Thomas Facciola, equity analyst and vice president at Salomon Brothers in New York said that bank's card business was very profitable last year. "With the teaser rates, their profit margins will go down," he said, adding, "With enough accounts to balance it, their absolute level of profits will go up."

Said Robert McKinley, president of RAM Research Corp., a credit card researcher in Frederick Md.: "First of America has been fairly aggressive in their pricing." He said other mid-sized banks had been slow to respond to a changing marketplace, and may struggle to keep pace with their competitors as a result.

Being very selective in the target marketing process, rather than "dumping millions of offers in the mail," can vastly improve response rates, Mr. McKinley said.

Because of its methodical marketing, First of America maintains a very clean portfolio, with a high concentration of gold cardholders. That clientele has lower risks, but its average account balance of $1,300 is below the national average.

"Our insistence on high credit quality drives down the average balance, but at the same time, delinquency and losses are lower than the national average," said Mr. Schneider.

One industry expert said that making money in this business depends on having revolving balances. "Convenience users are a losing ball game, unless they do enough transactions per month," this source said.

Mr. Smith doesn't agree. "Volume and total outstandings drive profits, along with control of expenses and asset quality," he said. "If you have more accounts, sales volume, and cash advance volume, it's not the average balance that controls profitability."

Mr. Smith said that is what sets First of America apart from the crowd of issuers. "Our control factors are very strong -- cost control and asset quality control."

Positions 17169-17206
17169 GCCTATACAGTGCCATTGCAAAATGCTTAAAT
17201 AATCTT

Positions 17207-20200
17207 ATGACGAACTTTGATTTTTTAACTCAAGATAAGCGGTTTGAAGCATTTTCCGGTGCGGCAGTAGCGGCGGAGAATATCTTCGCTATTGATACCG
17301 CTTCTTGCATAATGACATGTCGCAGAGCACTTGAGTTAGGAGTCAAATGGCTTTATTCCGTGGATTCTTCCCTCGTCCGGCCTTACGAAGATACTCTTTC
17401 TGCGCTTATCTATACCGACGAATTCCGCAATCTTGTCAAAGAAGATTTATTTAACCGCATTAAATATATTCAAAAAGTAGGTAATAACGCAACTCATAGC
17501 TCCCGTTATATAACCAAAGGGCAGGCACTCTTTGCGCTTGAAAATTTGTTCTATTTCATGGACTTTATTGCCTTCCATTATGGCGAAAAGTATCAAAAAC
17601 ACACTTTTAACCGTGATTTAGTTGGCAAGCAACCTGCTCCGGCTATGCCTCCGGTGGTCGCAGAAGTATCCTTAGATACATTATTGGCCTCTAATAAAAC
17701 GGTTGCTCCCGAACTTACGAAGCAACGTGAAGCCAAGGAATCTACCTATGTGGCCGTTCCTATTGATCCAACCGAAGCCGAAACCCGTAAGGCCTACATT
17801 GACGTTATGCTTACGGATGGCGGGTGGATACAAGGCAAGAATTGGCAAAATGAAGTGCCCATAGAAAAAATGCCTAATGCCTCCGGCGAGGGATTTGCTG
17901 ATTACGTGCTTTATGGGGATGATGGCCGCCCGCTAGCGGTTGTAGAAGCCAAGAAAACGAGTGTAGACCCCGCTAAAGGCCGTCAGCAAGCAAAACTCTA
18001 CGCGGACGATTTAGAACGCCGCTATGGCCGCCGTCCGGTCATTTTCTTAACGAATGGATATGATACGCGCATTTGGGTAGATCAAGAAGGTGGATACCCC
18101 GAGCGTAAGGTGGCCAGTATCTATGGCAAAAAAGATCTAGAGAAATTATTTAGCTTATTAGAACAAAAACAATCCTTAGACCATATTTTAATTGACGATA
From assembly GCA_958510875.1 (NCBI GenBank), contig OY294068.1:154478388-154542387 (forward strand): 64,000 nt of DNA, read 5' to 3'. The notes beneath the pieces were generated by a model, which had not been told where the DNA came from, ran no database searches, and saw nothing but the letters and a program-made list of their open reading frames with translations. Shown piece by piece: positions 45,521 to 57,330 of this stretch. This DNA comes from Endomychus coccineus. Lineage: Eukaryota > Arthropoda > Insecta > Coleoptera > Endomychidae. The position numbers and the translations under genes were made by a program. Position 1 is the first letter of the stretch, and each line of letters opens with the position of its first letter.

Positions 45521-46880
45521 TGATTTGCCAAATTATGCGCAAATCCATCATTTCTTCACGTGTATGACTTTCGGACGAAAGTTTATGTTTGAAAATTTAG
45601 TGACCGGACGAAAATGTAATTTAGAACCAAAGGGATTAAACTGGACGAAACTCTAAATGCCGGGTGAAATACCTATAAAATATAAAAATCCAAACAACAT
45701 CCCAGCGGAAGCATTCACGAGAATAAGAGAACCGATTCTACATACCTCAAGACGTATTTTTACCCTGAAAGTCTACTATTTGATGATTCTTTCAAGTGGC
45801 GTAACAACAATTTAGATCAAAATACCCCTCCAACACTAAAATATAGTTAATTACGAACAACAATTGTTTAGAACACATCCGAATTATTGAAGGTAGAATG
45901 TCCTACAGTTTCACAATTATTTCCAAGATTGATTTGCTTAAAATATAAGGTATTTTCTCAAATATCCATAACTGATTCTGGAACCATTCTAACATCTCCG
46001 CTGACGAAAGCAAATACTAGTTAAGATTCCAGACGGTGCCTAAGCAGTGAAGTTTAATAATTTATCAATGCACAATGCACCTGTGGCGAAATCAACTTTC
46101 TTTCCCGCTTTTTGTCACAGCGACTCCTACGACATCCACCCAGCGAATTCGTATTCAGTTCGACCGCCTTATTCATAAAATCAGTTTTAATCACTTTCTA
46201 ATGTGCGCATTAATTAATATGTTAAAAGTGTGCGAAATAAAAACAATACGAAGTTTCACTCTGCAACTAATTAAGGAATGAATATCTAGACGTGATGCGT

Among the top 50 issuers, First of America has the seventh-lowest operating costs in the country, according to a study conducted by Visa U.S.A.

Per account, First of America spends $43 a year on maintenance, which includes marketing expenses. That is well under the $61 average for a peer group studied by KMPG Peat Marwick.

The American Bankers Association's Bank Card Industry Report listed yearly account average expenses at $45.

Fraud detection is a big part of First of America's cost control. The Falcon pattern recognition software alerts customer service representatives when it detects apparent fraudulent spending.

Mr. Schneider said the bank makes 500 to 1,000 calls per day, inquiring whether customers are in possession of their cards. Although only one in 40 calls leads to a stolen card, Mr. Schneider said, "The savings on potential fraud losses far exceed the costs to make phone calls." He also said the response from customers is very positive.

Any account that's 30 days delinquent receives a phone call as well. Mr. Smith said it's more of customer service approach than a delinquent call, but it keeps a tighter rein on accounts than many larger issuers do.

Mr. Smith said there is a role for mid-sized banks in the credit card business. First of America's staff sits on various Visa and MasterCard committees. Mr. Smith is a member of the MasterCard Business Committee and chairs First Data Resources' National Accounts Advisory Group.

"First-tier banks tend to exert more individual influence on the market-place," said Mr. Smith. "Second-tier banks tend to work together to have a positive influence on legislation and issues that impact consumers."